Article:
If you’ve been reading my blog for awhile now, you know that my daughter is a Chinese adoptee. When she became school-aged, she ran into problems: she felt isolated because she was one of the few Asians in her school, let alone one who had a white parent.
Understandably, she had identity problems and kept asking me, “Am I the only Asian in the world?”
I tried to explain how populous China is, and the fact that many Chinese Americans inhabit the Chicago area. But she wouldn’t listen, and she cried often, wanting her center, wanting a state of belongingness. So we did what was necessary: we moved to a more diverse area — and school system — that had a much greater Asian population.
Still, there was the issue of her being Chinese with a white parent, and the fact that Ari does not make friends easily. She’s such a sweet, easy-to-get-along-with kid, it seems she should draw friends of all backgrounds like a magnet. But she is shy, and it just wasn’t happening for her. We had a long way to go if she were going to become friends with other Chinese adoptees.
I am a shy introvert by nature. My students don’t believe this, as I’m extroverted in the classroom. Still, I’ve gradually developed a strong network of friends for myself, but didn’t know how to go about creating a foundation of solid friendships for Ari.
In particular, I wanted to normalize the Chinese adoption experience for her, so she would see many conspicuous families like ours: Chinese adoptees and their adoptive parents, often of another race. This would lay the foundation of her being secure with her identity.
I was an acquaintance of the people in my travel group, the group of we, the eight families who went to China to get our girls. But I was shy and a bit scared of new friendships, so I shied away more than I should have.
As a parent, I wanted to get Ari a bunch of friends who had a common thread. To do this, I had to come out of my shell. Like many people, I would do anything in my daughter’s best interest, so I started connecting with adoptive parents and setting up playdates. I had to overcome my aversion to introducing myself to new people.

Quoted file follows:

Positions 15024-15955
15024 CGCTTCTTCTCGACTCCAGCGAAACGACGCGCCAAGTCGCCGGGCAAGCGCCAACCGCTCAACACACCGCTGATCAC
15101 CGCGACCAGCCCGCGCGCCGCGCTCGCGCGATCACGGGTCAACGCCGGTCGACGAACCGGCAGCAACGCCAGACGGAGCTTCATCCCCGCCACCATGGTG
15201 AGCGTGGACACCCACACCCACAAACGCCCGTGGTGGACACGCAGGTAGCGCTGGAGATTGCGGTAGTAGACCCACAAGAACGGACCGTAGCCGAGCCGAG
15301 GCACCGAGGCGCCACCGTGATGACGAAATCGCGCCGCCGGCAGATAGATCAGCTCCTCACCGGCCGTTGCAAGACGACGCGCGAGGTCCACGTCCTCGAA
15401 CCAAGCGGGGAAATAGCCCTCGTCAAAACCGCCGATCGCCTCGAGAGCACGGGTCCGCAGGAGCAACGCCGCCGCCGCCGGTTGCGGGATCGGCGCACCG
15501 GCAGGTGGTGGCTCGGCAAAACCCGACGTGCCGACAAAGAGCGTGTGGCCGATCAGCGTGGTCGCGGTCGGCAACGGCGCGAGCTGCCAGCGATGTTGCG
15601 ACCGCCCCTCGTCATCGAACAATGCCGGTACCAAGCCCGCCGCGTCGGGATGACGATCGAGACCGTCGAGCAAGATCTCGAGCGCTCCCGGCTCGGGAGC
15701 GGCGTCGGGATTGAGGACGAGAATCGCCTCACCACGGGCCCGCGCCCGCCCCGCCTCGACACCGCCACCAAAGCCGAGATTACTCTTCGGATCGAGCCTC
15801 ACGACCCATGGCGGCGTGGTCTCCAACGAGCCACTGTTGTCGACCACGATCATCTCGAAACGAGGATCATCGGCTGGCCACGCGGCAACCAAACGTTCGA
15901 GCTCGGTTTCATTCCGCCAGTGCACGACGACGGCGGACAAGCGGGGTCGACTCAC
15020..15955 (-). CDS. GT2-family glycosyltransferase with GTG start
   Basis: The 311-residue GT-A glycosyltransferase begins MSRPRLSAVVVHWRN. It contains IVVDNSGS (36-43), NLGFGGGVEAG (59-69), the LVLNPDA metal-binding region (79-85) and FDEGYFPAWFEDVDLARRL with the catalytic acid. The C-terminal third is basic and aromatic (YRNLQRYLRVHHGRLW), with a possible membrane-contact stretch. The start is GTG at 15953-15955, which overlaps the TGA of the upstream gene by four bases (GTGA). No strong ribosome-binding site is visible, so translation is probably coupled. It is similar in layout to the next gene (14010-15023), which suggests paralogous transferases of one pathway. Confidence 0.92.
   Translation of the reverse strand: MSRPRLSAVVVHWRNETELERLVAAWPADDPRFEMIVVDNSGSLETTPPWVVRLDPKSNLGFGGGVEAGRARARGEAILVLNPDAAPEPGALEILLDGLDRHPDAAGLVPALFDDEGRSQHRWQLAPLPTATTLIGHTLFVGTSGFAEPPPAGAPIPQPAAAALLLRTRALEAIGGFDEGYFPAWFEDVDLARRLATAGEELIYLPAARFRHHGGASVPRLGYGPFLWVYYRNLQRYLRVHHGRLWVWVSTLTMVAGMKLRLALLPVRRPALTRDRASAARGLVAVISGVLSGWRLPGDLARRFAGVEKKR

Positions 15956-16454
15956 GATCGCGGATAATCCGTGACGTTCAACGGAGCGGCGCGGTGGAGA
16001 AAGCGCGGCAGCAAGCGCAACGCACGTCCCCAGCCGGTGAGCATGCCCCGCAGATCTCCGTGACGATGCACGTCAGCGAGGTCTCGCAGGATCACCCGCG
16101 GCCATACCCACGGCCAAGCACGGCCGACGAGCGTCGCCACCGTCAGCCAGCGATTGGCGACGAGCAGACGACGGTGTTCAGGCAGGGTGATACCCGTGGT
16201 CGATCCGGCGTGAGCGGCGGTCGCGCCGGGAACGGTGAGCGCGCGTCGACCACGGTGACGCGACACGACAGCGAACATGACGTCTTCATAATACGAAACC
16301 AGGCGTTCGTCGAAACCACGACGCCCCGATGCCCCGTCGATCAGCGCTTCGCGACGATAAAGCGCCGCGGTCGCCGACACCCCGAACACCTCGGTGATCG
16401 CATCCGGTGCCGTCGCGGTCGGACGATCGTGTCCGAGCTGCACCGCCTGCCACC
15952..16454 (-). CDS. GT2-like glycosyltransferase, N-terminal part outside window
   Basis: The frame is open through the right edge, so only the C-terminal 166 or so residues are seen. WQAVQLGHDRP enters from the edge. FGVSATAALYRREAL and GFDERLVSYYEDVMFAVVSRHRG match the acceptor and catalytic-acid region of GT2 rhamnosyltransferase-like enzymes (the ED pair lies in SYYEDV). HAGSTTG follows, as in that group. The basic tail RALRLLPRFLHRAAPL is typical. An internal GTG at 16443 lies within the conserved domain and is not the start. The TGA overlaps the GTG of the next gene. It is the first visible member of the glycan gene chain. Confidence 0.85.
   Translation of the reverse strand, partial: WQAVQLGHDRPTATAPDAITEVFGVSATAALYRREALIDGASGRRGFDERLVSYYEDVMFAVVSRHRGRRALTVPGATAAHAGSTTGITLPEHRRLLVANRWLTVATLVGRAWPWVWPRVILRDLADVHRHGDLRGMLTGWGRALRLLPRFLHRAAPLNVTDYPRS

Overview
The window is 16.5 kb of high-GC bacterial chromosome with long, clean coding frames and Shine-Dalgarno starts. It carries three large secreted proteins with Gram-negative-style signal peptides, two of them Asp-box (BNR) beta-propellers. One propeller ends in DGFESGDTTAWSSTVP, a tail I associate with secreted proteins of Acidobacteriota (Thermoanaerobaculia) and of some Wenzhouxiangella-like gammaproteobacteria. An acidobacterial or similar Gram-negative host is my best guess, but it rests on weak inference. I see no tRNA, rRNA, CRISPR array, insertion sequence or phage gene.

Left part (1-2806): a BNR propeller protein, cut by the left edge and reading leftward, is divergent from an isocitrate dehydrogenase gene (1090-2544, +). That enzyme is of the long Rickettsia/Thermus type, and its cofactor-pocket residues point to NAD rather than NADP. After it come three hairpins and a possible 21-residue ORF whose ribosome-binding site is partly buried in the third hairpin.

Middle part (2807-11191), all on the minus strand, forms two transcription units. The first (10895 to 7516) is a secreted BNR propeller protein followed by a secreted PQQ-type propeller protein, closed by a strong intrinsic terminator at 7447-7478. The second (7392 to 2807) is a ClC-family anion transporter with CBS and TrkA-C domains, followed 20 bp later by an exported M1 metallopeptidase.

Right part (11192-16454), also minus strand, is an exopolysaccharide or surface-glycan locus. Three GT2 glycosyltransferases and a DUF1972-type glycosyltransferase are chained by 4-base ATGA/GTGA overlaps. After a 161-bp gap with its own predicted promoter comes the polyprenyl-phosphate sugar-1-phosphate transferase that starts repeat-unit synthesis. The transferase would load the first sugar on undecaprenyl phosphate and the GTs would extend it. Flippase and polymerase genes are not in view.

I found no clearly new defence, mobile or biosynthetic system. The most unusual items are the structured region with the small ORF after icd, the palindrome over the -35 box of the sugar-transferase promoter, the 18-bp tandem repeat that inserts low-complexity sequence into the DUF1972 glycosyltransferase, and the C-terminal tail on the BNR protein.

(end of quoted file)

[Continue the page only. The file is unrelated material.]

And, remarkably, this process has led me to make friends — with the kids’ parents! At her new school, we met a Chinese girl who was adopted. I didn’t know her mom, but I bought a Hallmark card and wrote, “It appears our daughters have something in common. Maybe we can have a playdate? Here’s my cell number.” The mom texted me back, and we have since had playdates. Recently, during Chinese culture camp, I observed Ari and a girl becoming quite close. So I went way out of my comfort zone and approached the mother with an idea for a playdate. We exchanged contact information. I am so looking forward to having a new friend for Ari, and hopefully the girl’s mom and I will also hit it off.
And I’m especially close to some of the people in my travel group, thanks to more playdates. One parent in particular and I set up many playdates. I consider her a dear friend. Luckily for me, she is an extrovert, and she knows many people in the adoption community. And she introduced me to her friends with Chinese adoptees. And now I am fortunate enough to consider them my friends, as well.
It’s amazing that I’ve formed such good friendships with people whose paths I would’ve never had crossed — had it not been for adoption.
Some people have criticized me, saying that all I’m doing is creating a wall between Ari and other potential non-Chinese friends. But nothing is further from the truth. I’m not creating a wall; I’m building a foundation. At this crucial point in Ari’s life she needs to know she’s not alone: she is one in a huge community of Chinese adoptees. And, in fact, she has non-Chinese friends. This kid knows a lot about diversity.
With solid friendships built, Ari’s feelings of isolation dissipated, and she is much happier and better adjusted. And so am I. To learn about when I first adopted Ari, click here.
Tags: adoption, adoptive parents, Chinese adoption, Chinese friends